Meyer clearly stated that we can indeed use electric fields to perform work if the amps are restricted but what is the meaning of this.

What if you could use the electric field force to sort ions from the air for example?

I had this idea when i tried to think about a sequential ionizer to get millions of volts applied...

when you consider the electric field lines of force you get that positive ions would go in one direction and negative ones in the other direction, but when they arrive at the electrode nothing impeeds it from discharging...

I mean if you had two metallic electrodes the ions can exchange charges with them and consume power and we don't want that.

For example you get plastic tube in form of T, and there air is forced to get in from the middle, and you put an electric field at both exits, but with an insulated electrode not a metallic only... with that you set up an electric field across both exit of gas, well it seems to me that at one side positive ions only should exit and on the other side negative ions... well if you than pass this charged ions into a metallic tube you could collect their electricity right?

Offline Login to see usernames

  • Global Moderator
  • Hero member
  • ****
  • Posts: 3607
Re: EEC the mission
« Reply #22 on: May 13, 2013, 14:02:06 pm »
is possible to imagine reasons why the idea above could not work... is it possible to get around?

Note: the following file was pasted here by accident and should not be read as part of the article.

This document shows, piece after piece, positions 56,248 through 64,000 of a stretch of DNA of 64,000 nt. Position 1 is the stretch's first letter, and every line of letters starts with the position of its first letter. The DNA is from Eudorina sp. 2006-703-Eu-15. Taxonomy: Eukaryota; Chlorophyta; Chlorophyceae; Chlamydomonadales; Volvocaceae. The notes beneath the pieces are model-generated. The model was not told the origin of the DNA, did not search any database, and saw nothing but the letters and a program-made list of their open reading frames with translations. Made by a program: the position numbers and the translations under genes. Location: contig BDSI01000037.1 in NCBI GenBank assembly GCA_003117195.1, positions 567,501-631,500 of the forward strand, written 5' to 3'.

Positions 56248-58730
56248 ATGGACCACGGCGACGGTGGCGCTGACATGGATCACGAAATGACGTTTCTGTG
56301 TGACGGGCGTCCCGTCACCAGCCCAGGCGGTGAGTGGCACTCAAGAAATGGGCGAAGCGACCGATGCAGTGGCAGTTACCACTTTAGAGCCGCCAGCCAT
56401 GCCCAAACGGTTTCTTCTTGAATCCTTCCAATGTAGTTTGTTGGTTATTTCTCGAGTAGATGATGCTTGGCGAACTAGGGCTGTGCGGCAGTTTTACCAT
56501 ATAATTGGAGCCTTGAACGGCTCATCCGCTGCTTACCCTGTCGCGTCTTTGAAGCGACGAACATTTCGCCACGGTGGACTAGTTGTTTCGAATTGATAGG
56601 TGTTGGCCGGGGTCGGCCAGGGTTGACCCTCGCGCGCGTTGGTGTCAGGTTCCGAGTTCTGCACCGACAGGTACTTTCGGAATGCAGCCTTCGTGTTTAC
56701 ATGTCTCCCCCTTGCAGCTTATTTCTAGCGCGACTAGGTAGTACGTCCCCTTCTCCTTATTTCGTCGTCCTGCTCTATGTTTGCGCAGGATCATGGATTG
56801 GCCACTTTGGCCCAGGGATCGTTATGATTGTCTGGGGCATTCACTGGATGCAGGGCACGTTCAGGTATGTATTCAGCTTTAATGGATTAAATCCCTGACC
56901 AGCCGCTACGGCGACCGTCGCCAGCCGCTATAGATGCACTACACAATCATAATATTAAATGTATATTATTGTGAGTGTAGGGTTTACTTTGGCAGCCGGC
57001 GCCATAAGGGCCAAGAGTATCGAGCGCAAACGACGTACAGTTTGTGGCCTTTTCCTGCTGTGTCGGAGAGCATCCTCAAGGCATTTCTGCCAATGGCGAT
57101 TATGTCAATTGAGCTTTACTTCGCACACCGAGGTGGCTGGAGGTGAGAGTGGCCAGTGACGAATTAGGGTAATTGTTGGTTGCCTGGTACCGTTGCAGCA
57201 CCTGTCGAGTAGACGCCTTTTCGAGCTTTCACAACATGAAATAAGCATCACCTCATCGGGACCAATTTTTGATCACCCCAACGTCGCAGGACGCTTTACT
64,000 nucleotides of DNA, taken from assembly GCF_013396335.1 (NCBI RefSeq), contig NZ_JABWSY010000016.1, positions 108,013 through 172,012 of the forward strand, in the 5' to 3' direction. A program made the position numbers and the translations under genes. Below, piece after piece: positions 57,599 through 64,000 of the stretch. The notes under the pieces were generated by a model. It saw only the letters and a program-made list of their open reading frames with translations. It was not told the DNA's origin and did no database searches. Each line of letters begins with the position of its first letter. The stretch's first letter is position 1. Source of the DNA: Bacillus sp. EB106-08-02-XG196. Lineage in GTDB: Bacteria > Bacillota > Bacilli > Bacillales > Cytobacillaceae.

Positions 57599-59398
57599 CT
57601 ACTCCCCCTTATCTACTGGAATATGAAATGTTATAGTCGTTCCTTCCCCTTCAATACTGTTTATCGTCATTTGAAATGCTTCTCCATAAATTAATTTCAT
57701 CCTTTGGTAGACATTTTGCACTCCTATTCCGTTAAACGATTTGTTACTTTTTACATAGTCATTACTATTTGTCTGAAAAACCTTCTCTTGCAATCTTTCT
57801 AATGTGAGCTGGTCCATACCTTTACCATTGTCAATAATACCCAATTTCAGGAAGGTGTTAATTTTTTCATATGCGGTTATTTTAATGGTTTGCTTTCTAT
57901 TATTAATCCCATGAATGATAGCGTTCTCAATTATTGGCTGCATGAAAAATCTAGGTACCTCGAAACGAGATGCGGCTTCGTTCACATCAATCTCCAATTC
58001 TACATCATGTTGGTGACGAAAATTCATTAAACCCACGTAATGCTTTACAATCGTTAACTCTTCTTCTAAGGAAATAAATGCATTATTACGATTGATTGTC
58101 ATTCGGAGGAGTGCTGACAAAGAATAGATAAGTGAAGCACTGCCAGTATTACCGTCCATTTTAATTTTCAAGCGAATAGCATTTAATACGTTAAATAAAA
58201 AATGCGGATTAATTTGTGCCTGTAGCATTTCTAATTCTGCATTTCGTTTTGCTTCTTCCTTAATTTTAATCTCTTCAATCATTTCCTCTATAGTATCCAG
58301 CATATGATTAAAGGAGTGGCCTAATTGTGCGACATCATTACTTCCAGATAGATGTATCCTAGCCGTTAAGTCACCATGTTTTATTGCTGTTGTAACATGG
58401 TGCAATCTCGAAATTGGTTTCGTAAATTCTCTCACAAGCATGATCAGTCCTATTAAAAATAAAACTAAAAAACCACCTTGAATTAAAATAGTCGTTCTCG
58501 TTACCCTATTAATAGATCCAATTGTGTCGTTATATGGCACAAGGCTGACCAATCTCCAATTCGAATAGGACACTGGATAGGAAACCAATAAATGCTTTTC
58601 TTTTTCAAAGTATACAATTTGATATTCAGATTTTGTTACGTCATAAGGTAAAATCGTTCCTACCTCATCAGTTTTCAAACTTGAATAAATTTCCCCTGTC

One thing that came to my consideration is:

If we are sorting the ions than the ions will itself create a counter electric field that would cancel the original field such that it should reduce the potential applied.... even if not discharging the plates...

well is that what really should happens?


if we get a (+) -------->---------- (-)

and than (+)---->----(-)---<----(+)----(-)

Well my first impression is that if this is true is possible to keep inputing charge at the electrodes  applying a constant potential up to the point where the ions get further apart and virtually separate from each other to a point where their fields are weaker than the applied field... 

At this point their charge could be collected somewhere else....

I'm not guessing that they will stick to the electrode since there is flux of air, i could be wrong but would than be possible to rapidly revert the potential at the electrodes by resonant discharge to be able to discharge them at high potential ....